We need to stop treating the cost-of-living crisis as a failure of management. It is in fact a national emergency and an indictment of the status quo. My constituents are rationally looking for real systemic change and not merely better management of the economy. The cost-of-living crisis is driven by the monopolisation of the energy sector by private companies and inflation, caused not by stagnant wages but by excess profits and supply side issues. Just like the banking crisis in 2008, this is a man-made disaster and we can choose how we respond to it.
In Edmonton, I see the human consequences of this crisis every day; food banks already running out of food, unable to cope with demand; parents working full-time jobs unable to feed both themselves and their children; families falling further and further behind on their rent with the threat of homelessness constantly on the horizon. Before the cost-of-living crisis, there were parts of my constituency where more than half of the children lived in poverty. Now, these numbers are set to rise.
The picture is similar across much of the country. Ordinary people who have done everything right are finding themselves pushed into poverty. Squeezed on the one side by ruthless corporations and unsupported on the other side by a state that the Tories have spent 12 years dismantling. People have played by the rules and are suffering anyway. The social contract is broken.
After decades of an economic consensus that has fundamentally failed, people who I speak to on the doorstep are not looking for better management of the status quo. They want real change. They’ve seen that economic growth, even if it has been anaemic, hasn’t translated into rising wages and a better standard of living. After decades of being ripped off by private companies they know that privatisation of essential services tends to benefit the millionaire owners of those organisations and not consumers. They know that the status quo isn’t working for them.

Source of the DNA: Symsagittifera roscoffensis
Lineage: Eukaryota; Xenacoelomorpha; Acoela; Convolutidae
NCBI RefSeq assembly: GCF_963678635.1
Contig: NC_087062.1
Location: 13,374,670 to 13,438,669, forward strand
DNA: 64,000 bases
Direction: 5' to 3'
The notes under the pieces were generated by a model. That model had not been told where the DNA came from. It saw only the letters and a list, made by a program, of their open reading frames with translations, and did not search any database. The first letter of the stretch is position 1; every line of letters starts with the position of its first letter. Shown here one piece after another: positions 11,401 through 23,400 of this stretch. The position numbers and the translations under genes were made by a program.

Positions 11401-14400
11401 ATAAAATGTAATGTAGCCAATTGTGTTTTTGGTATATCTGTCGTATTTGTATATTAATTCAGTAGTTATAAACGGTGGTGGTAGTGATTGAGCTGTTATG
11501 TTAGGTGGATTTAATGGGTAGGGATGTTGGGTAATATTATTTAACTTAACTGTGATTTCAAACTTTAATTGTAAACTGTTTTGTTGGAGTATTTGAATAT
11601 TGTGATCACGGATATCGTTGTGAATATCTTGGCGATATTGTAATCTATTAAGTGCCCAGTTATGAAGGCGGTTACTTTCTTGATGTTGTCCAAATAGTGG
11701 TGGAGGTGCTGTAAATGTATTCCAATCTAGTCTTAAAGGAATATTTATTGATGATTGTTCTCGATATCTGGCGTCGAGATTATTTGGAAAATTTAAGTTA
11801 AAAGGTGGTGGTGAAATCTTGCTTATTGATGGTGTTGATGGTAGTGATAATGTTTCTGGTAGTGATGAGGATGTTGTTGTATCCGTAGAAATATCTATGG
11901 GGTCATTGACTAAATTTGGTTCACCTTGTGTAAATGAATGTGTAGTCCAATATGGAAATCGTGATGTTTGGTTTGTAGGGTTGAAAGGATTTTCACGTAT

As a party, we must not let this moment pass us by. It’s crucial we understand that we are at an inflection point where public attitudes have fundamentally changed. This isn’t 1997, and it’s definitely not 2010. The current wave of strikes has widespread public support. YouGov’s latest polling shows support for bringing energy companies back into public ownership at 60% with just 13% opposing. The language of austerity has largely lost its currency as austerity itself has failed. The state intervention, triggered by the pandemic, was and still is hugely popular.
That’s why ordinary working people, whom the Labour Party represents, are taking it upon themselves to organise and force change. From the summer of strikes to a consumer strike against energy prices, the mood of the country is shifting.
Unless the Labour Party responds to that appetite for real change, we risk getting left behind. Simply being an alternative to the government isn’t enough. My constituents don’t just want a change of government, they want change full stop. An end to the privatisation of essential services. Real solutions to in-work poverty. Fewer soundbites and more policy.
After the 2008 recession, voters saw banks being bailed out while ordinary people were left to suffer. Now, the government is bailing out the failed energy sector while millions choose between eating and heating. Unless we make it clear that the experiment of privatising our energy sector has failed, we risk feeding into the same cynicism that spread through the electorate after 2008. Now, voters are facing energy bills that they can’t afford to pay in October, and there is no alternative being presented to them. That isn’t good enough. We have to do more than manage the existing broken system – we must show voters that we mean to change it.